LERNA — Its stained glass windows show the last home and the names of Abraham Lincoln’s father and stepmother, both of whom are buried within easy sight of the historic Shiloh Church.
The church’s status as a Coles County landmark makes it worthwhile to try to raise money to help restore it after years of lack of attention because of lack of funding, Larry Gutzler believes.
Gutzler is a member of the Lincoln-Sargent Farm Foundation, a private organizer that raises money for the county’s state-owned historic sites. That’s including the Shiloh Church along with Lincoln Log Cabin State Historic Site and others since the state took ownership of the church 12 years ago.
“The cemetery would not be the same if the church was gone,” Gutzler said. “It would be very sad to see it go brick by brick.”
The church adjoins Thomas Lincoln Cemetery, named because it’s the burial site of Lincoln’s father, who lived nearby at what’s now the Lincoln cabin state site. Lincoln’s stepmother, Sarah Bush Lincoln, is also buried in the cemetery.
The Lincolns’ graves are part of the state property but the rest of the cemetery is managed by a private cemetery board. The board recently completed an expansion of the cemetery and installed a war memorial.
As for the church so far, Kross Masonry & Restoration of Newman agreed to repair the church’s brick exterior and front steps, charging only for materials and not labor. That amounted to a donation of about $5,000 for the first stage of the work on the church’s bell tower, said Kevin Tracy, the company’s co-owner.
Tracy is a Mattoon native and said he wanted to make sure a lack of funds didn’t prevent quality work on the church.
“It’s an amazing old building,” he said.
The brick repairs started with the bell tower because, Gutzler said, it was leaking and letting water get to the church’s basement. The roof was replaced about three years ago but there’s plenty of work needed inside the building and the foundation will do “all we can do” as money’s available, Gutzler said.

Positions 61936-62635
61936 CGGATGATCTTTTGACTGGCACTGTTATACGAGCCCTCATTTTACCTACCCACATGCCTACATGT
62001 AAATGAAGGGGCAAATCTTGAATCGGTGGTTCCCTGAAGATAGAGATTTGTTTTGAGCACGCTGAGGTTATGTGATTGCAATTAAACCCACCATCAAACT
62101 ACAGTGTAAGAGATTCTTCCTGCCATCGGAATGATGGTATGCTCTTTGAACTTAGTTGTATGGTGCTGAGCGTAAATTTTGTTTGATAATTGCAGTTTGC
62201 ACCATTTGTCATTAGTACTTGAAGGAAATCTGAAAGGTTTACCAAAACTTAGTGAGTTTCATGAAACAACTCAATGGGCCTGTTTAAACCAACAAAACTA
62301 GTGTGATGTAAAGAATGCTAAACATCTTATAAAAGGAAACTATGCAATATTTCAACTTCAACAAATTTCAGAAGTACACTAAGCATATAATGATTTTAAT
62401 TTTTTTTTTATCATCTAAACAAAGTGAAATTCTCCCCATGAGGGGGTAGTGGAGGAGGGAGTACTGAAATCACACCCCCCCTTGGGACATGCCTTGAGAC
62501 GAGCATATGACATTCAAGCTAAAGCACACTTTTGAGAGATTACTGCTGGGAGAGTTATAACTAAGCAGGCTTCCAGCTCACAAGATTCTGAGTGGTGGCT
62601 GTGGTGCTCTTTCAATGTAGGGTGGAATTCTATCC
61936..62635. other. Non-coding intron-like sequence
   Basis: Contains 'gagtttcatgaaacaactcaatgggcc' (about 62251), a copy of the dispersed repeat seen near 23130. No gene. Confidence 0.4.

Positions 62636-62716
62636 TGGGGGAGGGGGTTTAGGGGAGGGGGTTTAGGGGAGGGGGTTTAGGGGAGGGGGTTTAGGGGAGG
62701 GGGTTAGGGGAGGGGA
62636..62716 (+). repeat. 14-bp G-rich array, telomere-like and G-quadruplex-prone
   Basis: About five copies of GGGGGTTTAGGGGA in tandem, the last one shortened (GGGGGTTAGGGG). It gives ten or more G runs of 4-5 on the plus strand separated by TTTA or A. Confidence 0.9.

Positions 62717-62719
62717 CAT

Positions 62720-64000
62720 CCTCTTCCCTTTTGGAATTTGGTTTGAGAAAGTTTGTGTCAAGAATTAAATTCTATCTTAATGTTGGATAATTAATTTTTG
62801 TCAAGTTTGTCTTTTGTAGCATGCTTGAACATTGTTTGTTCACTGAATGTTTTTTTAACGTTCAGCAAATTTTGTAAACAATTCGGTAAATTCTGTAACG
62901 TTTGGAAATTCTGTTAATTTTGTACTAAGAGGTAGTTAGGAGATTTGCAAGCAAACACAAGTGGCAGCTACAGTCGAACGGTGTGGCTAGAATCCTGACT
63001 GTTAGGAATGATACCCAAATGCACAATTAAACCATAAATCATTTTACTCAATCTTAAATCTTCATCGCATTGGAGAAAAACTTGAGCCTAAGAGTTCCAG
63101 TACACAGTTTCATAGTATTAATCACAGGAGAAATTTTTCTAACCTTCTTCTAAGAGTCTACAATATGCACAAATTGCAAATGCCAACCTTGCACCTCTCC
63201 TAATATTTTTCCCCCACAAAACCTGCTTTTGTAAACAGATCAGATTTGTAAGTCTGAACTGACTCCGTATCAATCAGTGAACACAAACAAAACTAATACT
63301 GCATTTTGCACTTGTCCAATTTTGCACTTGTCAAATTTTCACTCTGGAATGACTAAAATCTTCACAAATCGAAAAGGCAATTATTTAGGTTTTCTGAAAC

He said it’s difficult to estimate how much money would be necessary to complete all the repairs, but it could easily be in the hundreds of thousands of dollars.
The foundation is conducting its annual fundraising campaign, Gutzler said, and people who want to give to support the church repairs have to designate their contributions for that effort. He said anyone who wants to donate can call Lincoln Log Cabin State Historic Site at 217-345-1845 for information on how to contribute.
Also, Tracy said Woare Buildings of Decatur donated the mortar for the project and he’s trying to find other businesses to contribute additional materials.
Other work that could take place includes repairs to the church interior’s ceiling, walls and flooring, both on the ground floor and in its basement, Gutzler said.
The church was built in the 1830s and was a “very simple building,” Gutzler said. It can be seen in the background of a picture on the “Looking for Lincoln” program sign in the church’s parking lot.
The building was remodeled in 1921 and continued as a church until 1974, when its Presbyterian congregation voted to disband. It belonged to the cemetery board until it turned over ownership to the state in 2001.
Gutzler said plans also include opening the church to the public. That could range from tours and programs to weddings, funerals or other private events, he said.
He knows there’s interest in that, Gutzler said, because of what he hears from people who visit the church and cemetery while he’s there.
“People come up to me and ask if they can see the inside,” he said.
Contact Fopay at email@example.com or 217-238-6858.